“if we knew that this was a genuine person, then we could sort of hold them accountable, we could check them, we could give them things, we could you know bill them, you know we could have mastercards and so forth.”
“Apple and Google both seem enthusiastic about NFC technology (near-field communication),” writes, Mathew Ingram at the site Gigomon, “which turns portable gadgets into electronic wallets, and having a social network tied to an individual user’s identity would come in handy.”
This hard-line against anonymity implies the viewpoints of political dissidents or employee whistleblowers who don’t want their names made public are silenced in such environments, all for the sake of making advertisers content and facilitating e-commerce by online firms.
Bad Site Design : It isn’t as life-threatening an issue, but advertising drives web design (in Croatian translate web dizajn) that’s ugly, confusing and time-intensive for users. To maximize “page views” that can each hold advertising and generate advertising money, articles are parsed into multiple pages. The Columbia Journalism Review describes an identical “Faustian bargain” of the expansion of multiple-page “slide shows” to in a similar fashion generate multiple pages to generate ad greenbacks.
This is mixed with pages where ads rule more and more display space, where as the Knight Digital Media Center explains, “”As news distributors scrimmage for money, advertisers have gained leverage to demand more–and more prominent–digital space. The ensuing ad-heavy homepages make business sense–but the result is visually ‘appalling.’”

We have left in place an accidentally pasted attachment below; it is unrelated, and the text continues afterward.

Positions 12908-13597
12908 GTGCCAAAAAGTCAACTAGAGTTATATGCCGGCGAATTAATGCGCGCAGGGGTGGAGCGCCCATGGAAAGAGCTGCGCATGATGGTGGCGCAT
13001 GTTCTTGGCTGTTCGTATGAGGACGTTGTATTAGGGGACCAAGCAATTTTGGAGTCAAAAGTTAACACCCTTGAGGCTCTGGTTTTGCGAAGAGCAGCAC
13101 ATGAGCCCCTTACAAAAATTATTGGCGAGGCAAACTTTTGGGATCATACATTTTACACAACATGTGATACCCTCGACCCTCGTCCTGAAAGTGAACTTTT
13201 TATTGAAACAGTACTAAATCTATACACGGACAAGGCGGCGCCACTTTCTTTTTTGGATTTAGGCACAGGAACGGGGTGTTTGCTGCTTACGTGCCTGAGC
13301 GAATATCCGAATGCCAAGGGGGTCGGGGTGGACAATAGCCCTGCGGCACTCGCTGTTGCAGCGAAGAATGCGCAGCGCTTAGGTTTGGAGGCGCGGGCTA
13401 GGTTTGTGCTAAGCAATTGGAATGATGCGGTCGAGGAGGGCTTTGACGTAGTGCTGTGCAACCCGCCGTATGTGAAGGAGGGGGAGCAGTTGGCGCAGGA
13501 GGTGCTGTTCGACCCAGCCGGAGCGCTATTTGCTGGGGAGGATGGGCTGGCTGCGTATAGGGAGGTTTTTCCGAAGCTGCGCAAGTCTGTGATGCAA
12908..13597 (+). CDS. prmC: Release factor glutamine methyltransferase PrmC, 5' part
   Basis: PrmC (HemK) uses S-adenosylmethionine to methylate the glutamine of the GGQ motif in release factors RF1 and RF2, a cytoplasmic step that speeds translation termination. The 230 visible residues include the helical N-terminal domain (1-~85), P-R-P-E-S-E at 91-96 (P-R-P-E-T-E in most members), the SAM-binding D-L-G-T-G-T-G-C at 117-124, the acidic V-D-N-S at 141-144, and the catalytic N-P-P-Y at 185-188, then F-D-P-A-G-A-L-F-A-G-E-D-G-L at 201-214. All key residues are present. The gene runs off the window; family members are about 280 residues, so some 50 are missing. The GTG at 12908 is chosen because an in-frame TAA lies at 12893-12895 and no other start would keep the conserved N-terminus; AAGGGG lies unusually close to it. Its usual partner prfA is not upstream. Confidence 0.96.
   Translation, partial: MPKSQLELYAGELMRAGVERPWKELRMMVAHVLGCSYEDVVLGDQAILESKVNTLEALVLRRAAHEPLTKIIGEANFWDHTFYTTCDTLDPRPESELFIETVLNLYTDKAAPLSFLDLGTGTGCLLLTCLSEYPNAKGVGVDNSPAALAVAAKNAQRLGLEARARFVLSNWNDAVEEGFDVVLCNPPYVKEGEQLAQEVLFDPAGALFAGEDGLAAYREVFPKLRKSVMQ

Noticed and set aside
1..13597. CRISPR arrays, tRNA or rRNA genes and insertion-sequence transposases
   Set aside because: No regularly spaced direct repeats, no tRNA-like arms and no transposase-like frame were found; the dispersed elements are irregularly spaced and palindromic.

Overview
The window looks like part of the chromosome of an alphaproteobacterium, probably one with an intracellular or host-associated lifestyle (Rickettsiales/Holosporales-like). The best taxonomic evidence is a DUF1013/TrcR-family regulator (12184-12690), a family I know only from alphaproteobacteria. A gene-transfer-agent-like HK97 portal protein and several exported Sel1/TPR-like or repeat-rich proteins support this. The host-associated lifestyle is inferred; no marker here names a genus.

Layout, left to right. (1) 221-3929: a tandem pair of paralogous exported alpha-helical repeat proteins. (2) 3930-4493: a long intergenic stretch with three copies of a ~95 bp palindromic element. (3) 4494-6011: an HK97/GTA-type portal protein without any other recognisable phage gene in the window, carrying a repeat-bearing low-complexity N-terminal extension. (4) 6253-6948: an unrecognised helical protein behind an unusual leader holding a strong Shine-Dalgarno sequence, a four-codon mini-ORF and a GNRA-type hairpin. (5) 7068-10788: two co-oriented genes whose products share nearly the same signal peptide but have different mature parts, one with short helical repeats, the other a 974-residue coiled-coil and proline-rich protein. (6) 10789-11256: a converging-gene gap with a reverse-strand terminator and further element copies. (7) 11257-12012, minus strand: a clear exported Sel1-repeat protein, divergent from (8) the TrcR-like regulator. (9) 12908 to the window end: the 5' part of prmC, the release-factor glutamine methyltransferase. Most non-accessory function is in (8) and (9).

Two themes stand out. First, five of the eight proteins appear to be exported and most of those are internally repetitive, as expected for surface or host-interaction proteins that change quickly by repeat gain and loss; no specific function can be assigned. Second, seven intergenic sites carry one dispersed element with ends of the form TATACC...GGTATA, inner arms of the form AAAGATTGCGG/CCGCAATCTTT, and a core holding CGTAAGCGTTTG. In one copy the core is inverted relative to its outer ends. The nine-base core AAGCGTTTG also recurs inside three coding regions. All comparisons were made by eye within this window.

Strengthening the “Tawdry” Side of Capitalism : Net idealist Jaron Lanier, who has been writing about the Net since before most folks ever heard about its existence, disagrees that such identity-based appeals by corporations gives advertising a bad name. He disagreed in an interview 1 or 2 months ago :
Google’s thing isn’t advertising because it’s not a romanticizing operation. It does not involve expression… It’s a little miniscule minimalist link, and fundamentally what they are selling isn’t advertising, they’re not selling romance, they’re not selling communication, what they are doing is selling access…”You give us cash, we give you access to these folks, and then what you do with them is up to you.”
Lanier observes that corporations taking advantage of such identity-based access aren’t customarily from the “dignified side of capitalism” but instead “tend to be lots of ambulance chasers and snake oil salesmen.”
So chasing those low-road advertisers, we see many online info services building internet sites that are less secure, less functional, uglier and weaken political freedom in the service of the needs of those advertisers.
A Substitute for Advertising : The upward thrust of paid applications has shown one option road where tiny payments by users inspire firms to design services only in the interests of users instead of third party advertisers. Even services without delay on the web often use a “freemium” model that eschews advertising in favour of providing basic free services to any user, while gaining money from a smaller subset of users who like the service enough to pay a subscription to open more advanced features.
To encourage that alternative of Net design only In the interests of users, we need policy to better preserve user privacy so that no company can track or share user information without that user’s direct opt-in to each use of their data. Clearer transactions around loss of user info to advertisers (and probably to hackers and ID thieves because of shortage of security) will inspire more of those users to select better-designed and safer paid alternatives as reported tagza.com.